Why I Make Fun of Advanced Persistent Threat (APT)

If you follow this blog, you may have noticed that I made fun of Advanced Persistent Threat on several occasions. I published APT haiku (thanks to all who contributed) and a series of APT cartoons. I established the Certified APT Nerd (CAPTN) professional credential with an exam. I also launched the APT Merchandise Store, where the most popular item is the “My APT Can Beat Up Your APT” t-shirt.

Why do I make fun of this serious topic? Because I care.

Many computer security incidents result from mass-scale attacks. Some incidents result from targeted attacks. A subset of targeted attacks, affecting relatively few organizations, is being called APT. (This is a form of malicious market segmentation.)

APT attackers are highly-skilled, determined and have a long-term perspective on their mission. As the result, it is difficult to detect and respond to such incidents, with the IR process spanning months or even years. Dealing with APT is expensive. The impact of the data loss resulting from an APT incident is costly, too.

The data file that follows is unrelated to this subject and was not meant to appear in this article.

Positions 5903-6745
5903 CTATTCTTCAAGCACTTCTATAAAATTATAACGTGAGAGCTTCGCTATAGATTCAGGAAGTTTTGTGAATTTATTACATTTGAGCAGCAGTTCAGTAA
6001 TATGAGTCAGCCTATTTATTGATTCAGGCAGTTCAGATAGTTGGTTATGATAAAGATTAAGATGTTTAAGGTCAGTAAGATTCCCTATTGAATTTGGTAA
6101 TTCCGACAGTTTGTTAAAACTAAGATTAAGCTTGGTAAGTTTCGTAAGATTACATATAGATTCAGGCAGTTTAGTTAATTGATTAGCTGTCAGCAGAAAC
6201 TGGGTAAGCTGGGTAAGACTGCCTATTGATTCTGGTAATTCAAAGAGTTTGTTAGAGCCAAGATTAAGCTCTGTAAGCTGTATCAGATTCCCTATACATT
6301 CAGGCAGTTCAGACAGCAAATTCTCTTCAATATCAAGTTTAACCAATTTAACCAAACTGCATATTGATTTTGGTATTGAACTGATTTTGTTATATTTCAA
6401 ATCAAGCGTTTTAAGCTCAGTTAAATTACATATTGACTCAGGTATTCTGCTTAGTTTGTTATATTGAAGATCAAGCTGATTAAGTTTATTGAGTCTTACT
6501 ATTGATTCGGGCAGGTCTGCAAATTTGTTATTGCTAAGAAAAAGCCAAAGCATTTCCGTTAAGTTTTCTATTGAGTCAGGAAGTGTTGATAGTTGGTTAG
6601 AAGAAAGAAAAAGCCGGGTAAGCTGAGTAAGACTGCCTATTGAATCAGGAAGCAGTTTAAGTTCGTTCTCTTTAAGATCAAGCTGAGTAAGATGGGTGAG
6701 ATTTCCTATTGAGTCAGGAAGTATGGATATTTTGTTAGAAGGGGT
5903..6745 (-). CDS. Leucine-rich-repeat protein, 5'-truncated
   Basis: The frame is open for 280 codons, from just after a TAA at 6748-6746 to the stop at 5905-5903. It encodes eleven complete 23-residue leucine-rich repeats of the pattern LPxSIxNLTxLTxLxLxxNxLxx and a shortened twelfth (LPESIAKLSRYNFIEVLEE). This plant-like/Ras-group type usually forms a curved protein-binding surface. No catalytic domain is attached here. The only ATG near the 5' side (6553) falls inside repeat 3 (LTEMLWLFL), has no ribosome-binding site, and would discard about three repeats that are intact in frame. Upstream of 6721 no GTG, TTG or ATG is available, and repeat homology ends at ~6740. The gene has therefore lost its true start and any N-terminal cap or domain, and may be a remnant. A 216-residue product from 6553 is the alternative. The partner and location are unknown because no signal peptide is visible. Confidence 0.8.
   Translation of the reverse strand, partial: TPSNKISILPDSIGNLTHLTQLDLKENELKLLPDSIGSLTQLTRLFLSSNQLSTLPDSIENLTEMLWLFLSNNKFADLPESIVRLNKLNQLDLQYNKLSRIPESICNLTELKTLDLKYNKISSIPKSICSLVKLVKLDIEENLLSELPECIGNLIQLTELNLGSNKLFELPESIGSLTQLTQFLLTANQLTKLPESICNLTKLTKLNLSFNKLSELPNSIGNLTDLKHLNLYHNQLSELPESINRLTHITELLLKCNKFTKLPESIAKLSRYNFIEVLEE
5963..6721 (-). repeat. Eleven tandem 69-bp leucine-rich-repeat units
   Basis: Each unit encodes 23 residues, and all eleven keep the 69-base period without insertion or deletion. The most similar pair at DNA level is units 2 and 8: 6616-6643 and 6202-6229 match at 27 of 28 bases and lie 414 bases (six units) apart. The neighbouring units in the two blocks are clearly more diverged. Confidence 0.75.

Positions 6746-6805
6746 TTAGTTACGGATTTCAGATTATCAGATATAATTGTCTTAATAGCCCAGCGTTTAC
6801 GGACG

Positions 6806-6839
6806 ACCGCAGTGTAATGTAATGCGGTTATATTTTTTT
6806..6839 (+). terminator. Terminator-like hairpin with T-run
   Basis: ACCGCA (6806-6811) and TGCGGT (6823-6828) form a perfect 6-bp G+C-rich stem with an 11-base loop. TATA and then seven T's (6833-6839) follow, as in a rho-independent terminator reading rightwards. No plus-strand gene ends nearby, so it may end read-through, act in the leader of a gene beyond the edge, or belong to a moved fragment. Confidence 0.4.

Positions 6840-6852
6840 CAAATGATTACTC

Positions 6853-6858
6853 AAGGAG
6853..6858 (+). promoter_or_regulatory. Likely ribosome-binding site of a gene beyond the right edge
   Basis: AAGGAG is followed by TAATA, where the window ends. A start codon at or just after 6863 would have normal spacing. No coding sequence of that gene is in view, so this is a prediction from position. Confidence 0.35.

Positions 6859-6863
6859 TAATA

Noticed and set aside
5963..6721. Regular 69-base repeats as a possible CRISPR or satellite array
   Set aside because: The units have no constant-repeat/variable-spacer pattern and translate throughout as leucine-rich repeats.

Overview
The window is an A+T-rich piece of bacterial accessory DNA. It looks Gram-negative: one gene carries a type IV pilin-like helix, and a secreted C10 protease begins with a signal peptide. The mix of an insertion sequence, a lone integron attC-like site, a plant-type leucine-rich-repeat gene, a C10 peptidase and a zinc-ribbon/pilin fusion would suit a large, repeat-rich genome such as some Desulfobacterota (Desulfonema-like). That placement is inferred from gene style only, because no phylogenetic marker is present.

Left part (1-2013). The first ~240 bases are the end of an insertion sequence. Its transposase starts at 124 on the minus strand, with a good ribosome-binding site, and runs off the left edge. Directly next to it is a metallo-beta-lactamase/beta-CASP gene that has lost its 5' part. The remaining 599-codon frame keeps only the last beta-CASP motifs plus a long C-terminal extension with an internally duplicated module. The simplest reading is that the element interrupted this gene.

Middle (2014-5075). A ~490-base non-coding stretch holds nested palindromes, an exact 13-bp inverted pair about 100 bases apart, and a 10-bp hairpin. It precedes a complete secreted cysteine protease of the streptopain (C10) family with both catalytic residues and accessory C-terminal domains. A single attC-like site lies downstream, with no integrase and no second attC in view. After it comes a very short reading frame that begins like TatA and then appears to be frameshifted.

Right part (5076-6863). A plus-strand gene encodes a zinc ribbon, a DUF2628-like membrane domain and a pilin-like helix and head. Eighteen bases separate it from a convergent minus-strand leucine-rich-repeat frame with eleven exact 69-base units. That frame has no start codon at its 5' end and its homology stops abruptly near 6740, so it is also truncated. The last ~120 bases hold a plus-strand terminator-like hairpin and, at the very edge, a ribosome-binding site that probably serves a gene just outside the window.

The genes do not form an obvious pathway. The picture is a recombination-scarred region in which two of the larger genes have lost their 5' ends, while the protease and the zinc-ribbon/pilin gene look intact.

The media’s attention to high-profile APT incidents has turned APT into a marketing buzzword. It is simply too convenient for security product and service vendors to use APT as part of sales and marketing efforts, even though the majority of these offerings don’t directly deal with APT.

I make fun of APT in the hopes that this will make it harder to use APT as a generic marketing buzzword or a boogeyman du jour. I also make fun of it because FUD-based marketing techniques, when taken to an extreme, can be quite humorous, and the job of an information security professional is too hard if it is always taken seriously.

And with that in mind, I present to you APT cartoon #6: APT Goes Mainstream on TV.

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About the Author

Lenny Zeltser is a seasoned business and technology leader with extensive information security experience. He presently oversees the financial success and expansion of infosec services and SaaS products at NCR. He also trains incident response and digital forensics professionals at SANS Institute. Lenny frequently speaks at industry events, writes articles and has co-authored books. He has earned the prestigious GIAC Security Expert designation, has an MBA from MIT Sloan and a Computer Science degree from the University of Pennsylvania.

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